RUGBY: The history of the All Ireland Bateman Cup

The Ulster Bank Bateman Cup
The Ulster Bank Bateman Cup

It’s one of the top senior club rugby trophies played for on the island of Ireland, but many rugby fans would be unaware of its rich history or the men to whom it’s dedicated to in memory of their huge sacrifice during World War One.

On Saturday afternoon Galwegians will play current holders Cork Con in the Ulster Bank backed Bateman Cup final. Cork Con also face Clontarf in the Ulster Bank Division 1A final on Sunday 8th May at Dublin’s Aviva Stadium.

We delve back to the archives and look at how Ulster Clubs have fared in the competition over the years and how the revered cup was established.

Whilst it was first introduced in the 1921/22 playing season the Bateman Cup has only been contested 21 times as it lapsed following the outbreak of the Second World War, was revived for a one –off IRFU centenary match in 1974/75 before being re-instated during the 2005/06 season. In the past decade it has become a popular and prestigious competition in the Irish rugby calendar.

Its origins go back to the First World War and to Trinity College maths and law graduate and afterwards a schools inspector, Dr Godfrey Bateman from Listowel in Co Kerry. He had his wife Frances had seven children including six boys two of whom – Reginald and Arthur fought and died in the Great War in 1918.

Teacher and soldier

Reginald Bateman

Reginald Bateman

Born in 1883 in Listowel, Major Reginald Bateman secured a BA from Trinity College in 1906 and was appointed a Professor of English at the University of Saskatchewan – one of the first professors recruited by the then new Canadian university. He enlisted as a private in the 28th Infantry Battalion in October 2014 and on completing his training spent six months in and around Ypres in Belgium before taking his officer’s exams in June 1916 back in Canada in Winnipeg.

Whilst back in Canada he described trench life as ‘days of unendurable monotony and moments of indescribable fear.’ Reginald was promoted to the rank of Major and took charge of the Saskatchewan Company of the 196th Infantry Battalion. It was subsequently broken up in England and Reginald reverted to Lieutenant and was posted back to France in 1917 serving with the 46th Canadian Infantry Battalion.

He was wounded in 1917 at Aconite Beach but then returned to action as a Captain when he was killed by shell fire aged only 34 on 3rd September 1918 near Dury. Reginald was “considered one of the most popular officers in the 46th” was mentioned in dispatches and is commemorated in the Vimy memorial at Pas de Calais.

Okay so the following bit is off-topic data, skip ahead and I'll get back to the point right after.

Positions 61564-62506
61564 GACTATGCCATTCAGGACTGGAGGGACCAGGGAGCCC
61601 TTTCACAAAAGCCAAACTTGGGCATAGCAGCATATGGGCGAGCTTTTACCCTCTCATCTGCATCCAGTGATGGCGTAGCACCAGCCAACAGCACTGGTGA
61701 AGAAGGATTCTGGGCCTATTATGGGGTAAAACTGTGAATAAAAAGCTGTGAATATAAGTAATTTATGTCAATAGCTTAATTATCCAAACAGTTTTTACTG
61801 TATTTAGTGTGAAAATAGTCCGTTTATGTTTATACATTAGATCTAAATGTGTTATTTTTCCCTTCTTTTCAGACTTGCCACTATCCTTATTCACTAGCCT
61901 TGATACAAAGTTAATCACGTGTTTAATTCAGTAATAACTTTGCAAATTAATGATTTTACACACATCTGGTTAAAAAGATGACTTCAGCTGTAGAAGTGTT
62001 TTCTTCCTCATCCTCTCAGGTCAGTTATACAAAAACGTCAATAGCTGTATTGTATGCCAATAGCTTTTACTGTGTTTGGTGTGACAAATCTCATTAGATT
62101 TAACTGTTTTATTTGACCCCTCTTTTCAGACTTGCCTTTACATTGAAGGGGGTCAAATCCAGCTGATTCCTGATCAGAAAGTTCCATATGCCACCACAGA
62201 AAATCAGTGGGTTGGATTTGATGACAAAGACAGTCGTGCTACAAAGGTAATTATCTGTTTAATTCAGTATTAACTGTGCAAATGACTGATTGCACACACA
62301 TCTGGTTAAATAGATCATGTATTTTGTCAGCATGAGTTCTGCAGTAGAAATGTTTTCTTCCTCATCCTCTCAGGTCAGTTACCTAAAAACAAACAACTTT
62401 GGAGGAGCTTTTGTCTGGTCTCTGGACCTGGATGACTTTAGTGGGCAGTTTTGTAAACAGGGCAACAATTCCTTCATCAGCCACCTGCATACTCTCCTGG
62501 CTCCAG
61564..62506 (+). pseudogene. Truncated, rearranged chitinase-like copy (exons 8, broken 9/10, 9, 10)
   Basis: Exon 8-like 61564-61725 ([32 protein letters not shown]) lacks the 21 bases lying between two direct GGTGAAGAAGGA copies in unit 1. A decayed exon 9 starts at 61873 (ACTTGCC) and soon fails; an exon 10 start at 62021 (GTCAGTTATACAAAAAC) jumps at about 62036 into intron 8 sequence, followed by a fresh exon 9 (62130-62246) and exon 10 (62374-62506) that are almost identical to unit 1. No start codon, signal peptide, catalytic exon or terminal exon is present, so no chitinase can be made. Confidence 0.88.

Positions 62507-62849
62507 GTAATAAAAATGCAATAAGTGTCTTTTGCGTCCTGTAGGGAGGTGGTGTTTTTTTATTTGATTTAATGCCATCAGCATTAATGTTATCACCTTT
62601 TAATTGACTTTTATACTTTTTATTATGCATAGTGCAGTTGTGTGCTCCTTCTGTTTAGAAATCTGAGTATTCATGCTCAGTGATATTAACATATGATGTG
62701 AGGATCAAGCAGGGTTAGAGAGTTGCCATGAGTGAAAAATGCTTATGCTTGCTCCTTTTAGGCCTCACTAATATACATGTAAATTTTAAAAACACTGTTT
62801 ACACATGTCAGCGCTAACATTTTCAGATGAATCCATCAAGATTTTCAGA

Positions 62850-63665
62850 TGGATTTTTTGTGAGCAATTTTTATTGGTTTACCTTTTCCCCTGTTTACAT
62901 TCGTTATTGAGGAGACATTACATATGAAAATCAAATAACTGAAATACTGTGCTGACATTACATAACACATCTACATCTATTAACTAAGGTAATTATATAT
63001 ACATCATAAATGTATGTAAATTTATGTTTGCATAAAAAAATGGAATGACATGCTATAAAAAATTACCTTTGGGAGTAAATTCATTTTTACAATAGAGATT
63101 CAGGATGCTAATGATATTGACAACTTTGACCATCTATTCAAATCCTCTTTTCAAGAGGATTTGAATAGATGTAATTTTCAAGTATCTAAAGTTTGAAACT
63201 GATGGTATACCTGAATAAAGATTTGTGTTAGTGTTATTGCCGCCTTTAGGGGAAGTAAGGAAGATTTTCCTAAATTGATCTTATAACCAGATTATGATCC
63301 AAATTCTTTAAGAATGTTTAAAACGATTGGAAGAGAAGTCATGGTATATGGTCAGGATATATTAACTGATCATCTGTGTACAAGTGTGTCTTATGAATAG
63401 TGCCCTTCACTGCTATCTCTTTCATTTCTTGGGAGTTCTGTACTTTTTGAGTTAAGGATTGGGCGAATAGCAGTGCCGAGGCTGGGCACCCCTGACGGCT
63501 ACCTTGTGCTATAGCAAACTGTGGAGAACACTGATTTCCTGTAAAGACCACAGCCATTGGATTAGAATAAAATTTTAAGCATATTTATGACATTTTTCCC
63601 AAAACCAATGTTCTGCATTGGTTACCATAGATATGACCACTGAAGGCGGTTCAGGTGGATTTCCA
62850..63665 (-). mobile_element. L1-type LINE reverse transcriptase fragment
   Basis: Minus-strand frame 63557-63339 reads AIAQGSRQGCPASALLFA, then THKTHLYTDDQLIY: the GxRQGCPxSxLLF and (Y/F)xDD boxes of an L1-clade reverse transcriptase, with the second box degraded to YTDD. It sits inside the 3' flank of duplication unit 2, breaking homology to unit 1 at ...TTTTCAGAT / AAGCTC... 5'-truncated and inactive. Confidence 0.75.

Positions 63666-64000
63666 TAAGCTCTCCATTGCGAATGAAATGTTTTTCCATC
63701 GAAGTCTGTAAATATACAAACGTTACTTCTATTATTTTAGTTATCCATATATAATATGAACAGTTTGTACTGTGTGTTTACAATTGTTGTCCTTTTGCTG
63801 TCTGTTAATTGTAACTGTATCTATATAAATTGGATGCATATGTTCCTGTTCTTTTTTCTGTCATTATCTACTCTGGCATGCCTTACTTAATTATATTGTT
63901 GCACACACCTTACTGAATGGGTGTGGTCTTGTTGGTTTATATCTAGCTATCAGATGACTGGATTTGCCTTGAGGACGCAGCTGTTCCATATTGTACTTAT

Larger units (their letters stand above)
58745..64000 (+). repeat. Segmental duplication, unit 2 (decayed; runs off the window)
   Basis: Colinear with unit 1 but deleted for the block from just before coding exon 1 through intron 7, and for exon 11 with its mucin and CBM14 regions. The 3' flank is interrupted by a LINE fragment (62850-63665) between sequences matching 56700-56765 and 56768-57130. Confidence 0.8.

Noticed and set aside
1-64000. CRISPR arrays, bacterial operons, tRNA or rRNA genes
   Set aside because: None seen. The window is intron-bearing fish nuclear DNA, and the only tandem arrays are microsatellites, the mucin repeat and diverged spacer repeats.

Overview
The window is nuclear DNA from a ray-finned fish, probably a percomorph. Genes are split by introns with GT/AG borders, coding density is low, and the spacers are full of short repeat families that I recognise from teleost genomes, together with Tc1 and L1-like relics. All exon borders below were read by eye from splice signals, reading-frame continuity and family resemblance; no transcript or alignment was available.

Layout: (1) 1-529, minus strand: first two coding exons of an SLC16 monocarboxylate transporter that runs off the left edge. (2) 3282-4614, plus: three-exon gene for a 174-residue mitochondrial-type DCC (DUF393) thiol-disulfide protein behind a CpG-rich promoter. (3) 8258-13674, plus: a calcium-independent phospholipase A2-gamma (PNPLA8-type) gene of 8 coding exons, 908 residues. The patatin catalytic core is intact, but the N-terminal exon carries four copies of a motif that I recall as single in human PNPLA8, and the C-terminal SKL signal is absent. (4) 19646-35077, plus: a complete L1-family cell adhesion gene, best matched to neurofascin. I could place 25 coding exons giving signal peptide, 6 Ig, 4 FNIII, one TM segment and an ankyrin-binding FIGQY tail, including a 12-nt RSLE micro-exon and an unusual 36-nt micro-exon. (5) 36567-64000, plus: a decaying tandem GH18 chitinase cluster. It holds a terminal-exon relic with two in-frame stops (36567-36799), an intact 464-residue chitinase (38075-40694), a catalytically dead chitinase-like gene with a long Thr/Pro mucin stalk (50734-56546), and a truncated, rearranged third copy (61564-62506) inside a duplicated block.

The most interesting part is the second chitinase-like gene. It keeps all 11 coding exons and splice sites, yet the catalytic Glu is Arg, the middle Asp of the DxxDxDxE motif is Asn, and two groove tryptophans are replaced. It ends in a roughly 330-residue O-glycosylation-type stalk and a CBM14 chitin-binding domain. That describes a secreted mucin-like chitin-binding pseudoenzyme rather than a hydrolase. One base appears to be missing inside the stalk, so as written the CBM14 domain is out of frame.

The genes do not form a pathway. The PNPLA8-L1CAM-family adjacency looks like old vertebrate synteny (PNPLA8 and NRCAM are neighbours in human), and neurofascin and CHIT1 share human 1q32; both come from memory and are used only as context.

His legacy includes a Professorship of English which was created in 1919 and still exists at the University of Saskatchewan and a 1932 Bateman Memorial Fund which provided scholarships to students.

Doctor and Captain

Captain Arthur Bateman was born in Baileborough, Co Cavan in 1890 and like all five of his brothers graduated from Trinity College. It was whilst he was a medical student in Dublin that he played both rugby and cricket for Trinity and gained two international caps in cricket playing against Scotland before the onset of World War One.

Arthur was commissioned as a Lieutenant in the Royal Army Medical Corps in August 1914 and was promoted to Captain in 1915 serving in France with the 7th Cameron Highlanders. He was awarded the Military Cross for attending to the many wounded and dying soldiers at the front line during battle close to Ypres in July 1917 where he displayed ‘conspicuous gallantry and devotion to duty - and the upmost disregard of danger.’

Aged 27 in March 1918 Captain Bateman was wounded,declared missing and presumed dead. Like many other soldiers who fell at the front lines his body was never found and there was no official grave. The War Office quoted his Colonel as follows: ‘Captain Bateman manfully stuck to his post until the Germans were within a few years of him, when he started to retire along with his orderlies. Unfortunately he was hit and fell into the hands of the enemy.’ He is commemorated in the Pozieres Memorial at Somme.

Trophy Inscription

In tribute to the bravery and dedication of these two sons Dr Godfrey Bateman decided to donate a new trophy to the IRFU in 1922 inspired by his sons’ love of rugby. The heartfelt inscription that the cup bears sums up his feelings of loss.

Presented by Godfrey Bateman to the Irish Rugby Football Union in ever-fresh and loving memory of his darling sons:

Major Reginald John Godfrey Bateman, Canadian Infantry, killed in action 3 September 1918,

Captain Arthur Cyril Bateman, who on 28 March 1918 gave his life for his wounded Camerons.

Ulster Success

The first final took place in 1922 between Lansdowne and Cork Constitution and was played at Lansdowne Road on 29 April with the Dublin team taking the honours. According to the Irish Times the competition annually involved the four provincial cup winners but at the inaugural event Ulster cup winners Instonians withdrew and the Connacht winners didn’t take part.

Ulster teams however have achieved great success at the tournament with Queens University taking the top spot winning the trophy three times in 1924, 1932 and 1937. North of Ireland won in 1935, Instonians in 1927 and Ballynahinch in 2009. Other Ulster teams have been runners-up –Belfast Harlequins (2007) Dungannon (2011) and Ballymena (2012).

This year’s Bateman Cup final will take place at Crowley Park, Galway as Galway won the ‘home’ venue by the toss of a coin.

Source for information The Bateman Cup by Prof Peter Clarke of University College Dublin.